I have been lucky enough to read and review Roil. Then, my luck held out and its fantastic author Trent Jamieson agreed to an interview. The interview is below. And you don’t want to miss his answers–they’re just the kind a reader wants to hear. :)
Beware of a spoiler–question 5.
1. The world of Roil is steeped in tragedy–did you intend for the book to be so dark? I mean, did you know when you started writing it that devastation would touch each one of your characters so deeply?
The book started off pretty dark, particularly with Margaret’s chapters. David was a lot lighter to begin with, but as I moved towards later drafts his scenes became darker and darker. It’s about the bleakest thing I have ever written, but I think there’s room for some light in there.
I came from a lot of things, a year I remember in my childhood where it seemed to NEVER stop raining, a bushfire that burned over the horizon of my hometown turning the sky dark and ominous. The characters spring from so many different places, family members that have gone through dark stuff (and come out the other side), people I know, and, I guess, me.
I’m terrible to my characters and some scenes are harder to write than others (without giving anything away). But there were a few times that I had to walk away from a scene for a while.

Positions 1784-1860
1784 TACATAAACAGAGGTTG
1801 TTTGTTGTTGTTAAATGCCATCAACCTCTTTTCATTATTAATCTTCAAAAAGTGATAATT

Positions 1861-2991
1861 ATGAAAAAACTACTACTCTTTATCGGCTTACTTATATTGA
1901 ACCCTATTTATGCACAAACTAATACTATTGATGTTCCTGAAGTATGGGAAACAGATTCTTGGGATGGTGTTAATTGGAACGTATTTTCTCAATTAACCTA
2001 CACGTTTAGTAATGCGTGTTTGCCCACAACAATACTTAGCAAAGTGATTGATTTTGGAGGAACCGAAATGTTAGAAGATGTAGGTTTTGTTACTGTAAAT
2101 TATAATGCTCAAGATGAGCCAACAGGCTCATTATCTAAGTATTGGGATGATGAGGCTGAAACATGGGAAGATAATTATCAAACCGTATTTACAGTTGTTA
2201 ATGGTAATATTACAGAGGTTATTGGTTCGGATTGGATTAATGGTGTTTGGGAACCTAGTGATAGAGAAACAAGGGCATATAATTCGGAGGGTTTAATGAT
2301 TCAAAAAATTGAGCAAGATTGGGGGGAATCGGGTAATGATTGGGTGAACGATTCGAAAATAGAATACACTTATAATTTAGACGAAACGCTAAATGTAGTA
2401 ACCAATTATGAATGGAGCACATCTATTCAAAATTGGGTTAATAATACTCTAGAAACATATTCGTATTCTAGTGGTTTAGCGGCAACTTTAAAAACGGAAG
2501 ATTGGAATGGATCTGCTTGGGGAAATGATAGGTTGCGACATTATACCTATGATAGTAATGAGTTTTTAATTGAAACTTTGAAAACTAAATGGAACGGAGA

I think the witmoths they’re the Roil and madness and cunning given form. Most of the creatures of the Roil are a lot of fun, maybe that’s just me having spent too much time with them :)
You’ll have to wait and see, but I can say that his story isn’t done.
Margaret’s first few chapters, and the scene on the steam engine the Dolorous Grey with David and Cadell. I don’t know if I have a least favorite scene, writing this book and the sequel have kept me entertained for years.
Write what you love and what fascinates you – it’s just as hard to sell things that you don’t love, so you’re better off spending your time writing stories that will satisfy you. Writing a novel is a long-term thing, so you need that pleasure to keep you coming back to the story day after day.
I’d thank them for taking a chance on a new writer, not just my fans but anyone that gave my stories a go, even if they didn’t like them. It’s an honor to think that there might be an audience for my weird dark stories.
Oh, there is. And that audience is quite happy to buy as much dark-weird as you can write. :) Keep it comin’.